Spring Garlic

As soon as the last frost is over and the soil becomes workable, you can start planting your garlic cloves. There won’t be any need for mulch unless you live in a very cold area and you worry about the plants freezing at night.

Fresh garlic harvest on a wooden stump

How to Plant Garlic

In many cases, the weather in your area is the decisive factor when it comes to whether you plant your garlic in the spring or fall. If you choose the fall, then make sure you have between six to eight weeks before the soil freezes. Here’s how to grow garlic in easy steps.

  1. Start by tilling the soil. You need to break the surface for up to 8 inches.
  2. Add in about a thin layer of slow-release fertilizer or you can go with organic compost for best results. Mix well with the soil.
  3. Divide your garlic bed into rows for better management and irrigation. The rows should about between one to one and a half feet apart.
  4. Break the garlic into cloves and make sure each clove has enough natural covering as possible. Don’t peel off the thin papery veneer before planting.
  5. Push each clove into the soil about 3 inches deep. Keep the pointy end upwards.
  6. Space the cloves about 4 to 6 inches from each other. This gives them enough space to grow without having their roots compete over food.
  7. Water the rows gently to help the soil settle. Avoid aiming the water directly at the garlic cloves to avoid exposing them.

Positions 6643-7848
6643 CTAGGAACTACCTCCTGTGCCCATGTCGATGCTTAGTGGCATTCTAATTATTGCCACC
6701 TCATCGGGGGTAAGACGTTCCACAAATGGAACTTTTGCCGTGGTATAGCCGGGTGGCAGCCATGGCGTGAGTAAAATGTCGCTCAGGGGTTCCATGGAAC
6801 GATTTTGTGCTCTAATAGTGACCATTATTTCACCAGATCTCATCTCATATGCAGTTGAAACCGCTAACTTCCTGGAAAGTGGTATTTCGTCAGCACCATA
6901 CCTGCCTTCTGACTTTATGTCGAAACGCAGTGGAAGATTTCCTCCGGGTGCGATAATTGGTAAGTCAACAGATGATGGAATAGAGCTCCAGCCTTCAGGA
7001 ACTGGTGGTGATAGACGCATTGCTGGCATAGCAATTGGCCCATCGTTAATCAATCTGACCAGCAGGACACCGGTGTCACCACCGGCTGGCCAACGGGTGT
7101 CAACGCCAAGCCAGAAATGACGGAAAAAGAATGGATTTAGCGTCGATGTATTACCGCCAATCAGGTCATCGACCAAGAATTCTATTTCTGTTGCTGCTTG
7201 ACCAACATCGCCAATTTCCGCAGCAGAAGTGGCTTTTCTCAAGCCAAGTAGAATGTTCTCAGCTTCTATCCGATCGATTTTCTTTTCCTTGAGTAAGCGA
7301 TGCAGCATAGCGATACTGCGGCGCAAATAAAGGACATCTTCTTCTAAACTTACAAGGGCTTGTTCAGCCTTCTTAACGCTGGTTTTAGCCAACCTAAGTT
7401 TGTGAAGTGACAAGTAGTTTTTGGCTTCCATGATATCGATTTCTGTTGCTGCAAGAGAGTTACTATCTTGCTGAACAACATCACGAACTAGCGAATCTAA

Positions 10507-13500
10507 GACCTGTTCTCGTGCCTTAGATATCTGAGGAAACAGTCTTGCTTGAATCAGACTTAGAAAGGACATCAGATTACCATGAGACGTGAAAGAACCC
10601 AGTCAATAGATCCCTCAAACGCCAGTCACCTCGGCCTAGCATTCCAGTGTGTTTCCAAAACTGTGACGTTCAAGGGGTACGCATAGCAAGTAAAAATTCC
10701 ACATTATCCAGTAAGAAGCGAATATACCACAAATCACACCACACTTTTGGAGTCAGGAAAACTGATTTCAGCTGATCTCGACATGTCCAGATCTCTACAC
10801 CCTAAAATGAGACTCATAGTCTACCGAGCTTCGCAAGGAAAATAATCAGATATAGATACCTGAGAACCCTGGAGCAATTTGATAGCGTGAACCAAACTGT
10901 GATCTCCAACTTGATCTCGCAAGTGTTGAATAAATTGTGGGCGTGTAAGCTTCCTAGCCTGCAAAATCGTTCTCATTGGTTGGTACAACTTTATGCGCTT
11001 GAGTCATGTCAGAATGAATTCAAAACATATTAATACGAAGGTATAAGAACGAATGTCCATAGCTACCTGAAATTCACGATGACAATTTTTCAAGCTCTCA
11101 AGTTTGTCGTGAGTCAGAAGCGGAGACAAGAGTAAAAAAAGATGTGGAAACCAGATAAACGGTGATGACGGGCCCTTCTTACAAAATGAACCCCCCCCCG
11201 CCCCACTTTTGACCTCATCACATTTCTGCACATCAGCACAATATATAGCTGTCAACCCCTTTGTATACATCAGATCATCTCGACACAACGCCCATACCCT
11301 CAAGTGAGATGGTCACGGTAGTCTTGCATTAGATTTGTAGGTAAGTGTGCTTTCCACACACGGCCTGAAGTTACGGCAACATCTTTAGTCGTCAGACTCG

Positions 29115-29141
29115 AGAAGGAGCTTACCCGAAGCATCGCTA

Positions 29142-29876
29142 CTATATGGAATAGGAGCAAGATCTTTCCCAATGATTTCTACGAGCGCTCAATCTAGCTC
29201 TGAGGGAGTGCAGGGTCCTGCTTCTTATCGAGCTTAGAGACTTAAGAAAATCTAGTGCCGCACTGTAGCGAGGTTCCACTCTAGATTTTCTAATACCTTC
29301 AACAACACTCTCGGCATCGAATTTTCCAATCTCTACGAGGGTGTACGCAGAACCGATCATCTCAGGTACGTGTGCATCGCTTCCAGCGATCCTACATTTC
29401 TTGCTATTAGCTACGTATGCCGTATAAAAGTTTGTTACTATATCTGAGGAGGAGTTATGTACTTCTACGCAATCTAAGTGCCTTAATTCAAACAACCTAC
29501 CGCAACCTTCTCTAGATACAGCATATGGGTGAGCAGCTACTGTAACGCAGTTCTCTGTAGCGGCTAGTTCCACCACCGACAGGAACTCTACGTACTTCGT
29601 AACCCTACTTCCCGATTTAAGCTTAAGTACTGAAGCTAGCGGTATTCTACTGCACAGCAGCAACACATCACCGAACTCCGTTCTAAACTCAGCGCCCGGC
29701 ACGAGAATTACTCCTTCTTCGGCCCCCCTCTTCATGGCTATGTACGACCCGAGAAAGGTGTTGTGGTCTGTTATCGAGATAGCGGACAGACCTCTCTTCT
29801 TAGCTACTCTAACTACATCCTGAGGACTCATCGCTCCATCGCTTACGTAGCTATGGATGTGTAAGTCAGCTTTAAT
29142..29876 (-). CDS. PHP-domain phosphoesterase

8. Depending on the weather, you might need to cover the bed with mulch. Sugarcane straw works best to preserve the temperature and moisture in the soil. In Spring you won’t need mulch.
  9. It would take anything between 3 days to a week for the garlic cloves to sprout.
  10. Keep an eye out for weed and maintain moist soil until the plants grow leaves and become strong.

Garlic Care

One thing to keep in mind about growing garlic is that you can either plant it in a container or in the garden. It all comes down to personal preference. However, once you have your garlic growing successfully, that’s when the hard work starts. Caring about the garlic plants can be the difference between a healthy crop and one that yields a few bulbs. Here’s what you need to pay attention to.


The best soil to grow garlic is a well-drained one. Clay soil doesn’t give the roots room to grow and lead to root rot since it becomes waterlogged easily. At the same time and thanks to the heavy bulbs, too loose a soil cannot hold the plant in place and it will fall and die. The soil needs to be fertile. Poor soil or one where you have just harvested another heavy feeder plant will not give you the best results you need. Check the pH in the soil and make sure it’s between 6 and 7. Acidic soil as well as alkaline types are not suitable for garlic growing.